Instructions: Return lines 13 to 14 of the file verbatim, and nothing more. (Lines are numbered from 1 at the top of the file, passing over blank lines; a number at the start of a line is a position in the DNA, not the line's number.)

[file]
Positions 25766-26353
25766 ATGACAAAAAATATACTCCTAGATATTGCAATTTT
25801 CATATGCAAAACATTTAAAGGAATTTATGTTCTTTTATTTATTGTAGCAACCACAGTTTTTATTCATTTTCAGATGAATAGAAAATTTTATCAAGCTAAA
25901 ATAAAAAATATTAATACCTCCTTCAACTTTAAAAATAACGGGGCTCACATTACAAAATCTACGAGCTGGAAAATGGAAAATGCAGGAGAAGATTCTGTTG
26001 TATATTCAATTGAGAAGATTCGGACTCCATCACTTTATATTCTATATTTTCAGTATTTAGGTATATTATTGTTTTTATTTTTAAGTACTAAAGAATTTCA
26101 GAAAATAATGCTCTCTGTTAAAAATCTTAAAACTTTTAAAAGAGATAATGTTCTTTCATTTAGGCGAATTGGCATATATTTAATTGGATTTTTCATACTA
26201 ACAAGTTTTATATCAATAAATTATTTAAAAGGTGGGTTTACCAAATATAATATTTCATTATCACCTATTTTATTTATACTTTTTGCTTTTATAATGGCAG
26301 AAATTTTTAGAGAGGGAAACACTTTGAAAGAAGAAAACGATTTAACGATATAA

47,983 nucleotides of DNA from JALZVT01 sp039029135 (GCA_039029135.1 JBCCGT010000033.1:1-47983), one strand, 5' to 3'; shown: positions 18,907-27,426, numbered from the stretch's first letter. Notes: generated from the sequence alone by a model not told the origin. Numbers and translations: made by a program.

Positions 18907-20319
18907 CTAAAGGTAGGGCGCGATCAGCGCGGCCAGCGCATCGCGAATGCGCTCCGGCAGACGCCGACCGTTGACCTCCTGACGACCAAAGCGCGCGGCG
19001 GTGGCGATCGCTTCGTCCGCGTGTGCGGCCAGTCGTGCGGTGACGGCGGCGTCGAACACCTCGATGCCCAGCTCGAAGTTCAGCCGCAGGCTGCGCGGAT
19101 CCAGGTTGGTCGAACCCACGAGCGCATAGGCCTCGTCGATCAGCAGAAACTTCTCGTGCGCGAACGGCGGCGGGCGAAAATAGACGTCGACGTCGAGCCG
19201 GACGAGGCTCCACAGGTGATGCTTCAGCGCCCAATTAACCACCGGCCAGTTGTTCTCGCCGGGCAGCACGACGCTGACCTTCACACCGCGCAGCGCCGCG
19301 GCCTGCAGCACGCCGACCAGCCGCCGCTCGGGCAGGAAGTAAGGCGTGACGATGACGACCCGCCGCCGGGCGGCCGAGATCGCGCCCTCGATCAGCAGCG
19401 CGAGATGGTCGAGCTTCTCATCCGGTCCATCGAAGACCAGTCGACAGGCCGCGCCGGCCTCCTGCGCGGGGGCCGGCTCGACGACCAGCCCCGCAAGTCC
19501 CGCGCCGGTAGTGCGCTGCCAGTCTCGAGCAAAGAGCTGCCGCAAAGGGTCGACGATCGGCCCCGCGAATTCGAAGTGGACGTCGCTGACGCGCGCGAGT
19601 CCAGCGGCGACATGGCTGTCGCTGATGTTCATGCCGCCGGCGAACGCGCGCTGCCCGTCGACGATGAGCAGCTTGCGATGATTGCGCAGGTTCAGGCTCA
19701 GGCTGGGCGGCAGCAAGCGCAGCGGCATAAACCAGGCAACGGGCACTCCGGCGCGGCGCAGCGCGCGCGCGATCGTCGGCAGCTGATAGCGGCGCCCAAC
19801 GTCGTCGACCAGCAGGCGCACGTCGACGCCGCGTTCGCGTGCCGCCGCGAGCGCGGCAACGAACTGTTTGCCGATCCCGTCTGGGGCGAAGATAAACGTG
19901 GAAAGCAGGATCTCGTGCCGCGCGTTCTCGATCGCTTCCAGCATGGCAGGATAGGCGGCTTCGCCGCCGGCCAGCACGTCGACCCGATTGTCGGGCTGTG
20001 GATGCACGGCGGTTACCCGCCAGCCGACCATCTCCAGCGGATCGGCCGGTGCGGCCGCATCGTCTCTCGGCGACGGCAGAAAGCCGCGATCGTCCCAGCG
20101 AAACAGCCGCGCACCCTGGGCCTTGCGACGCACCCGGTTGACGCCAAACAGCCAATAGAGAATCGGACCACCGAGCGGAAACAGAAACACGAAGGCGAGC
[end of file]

19101 CCAGGTTGGTCGAACCCACGAGCGCATAGGCCTCGTCGATCAGCAGAAACTTCTCGTGCGCGAACGGCGGCGGGCGAAAATAGACGTCGACGTCGAGCCG
19201 GACGAGGCTCCACAGGTGATGCTTCAGCGCCCAATTAACCACCGGCCAGTTGTTCTCGCCGGGCAGCACGACGCTGACCTTCACACCGCGCAGCGCCGCG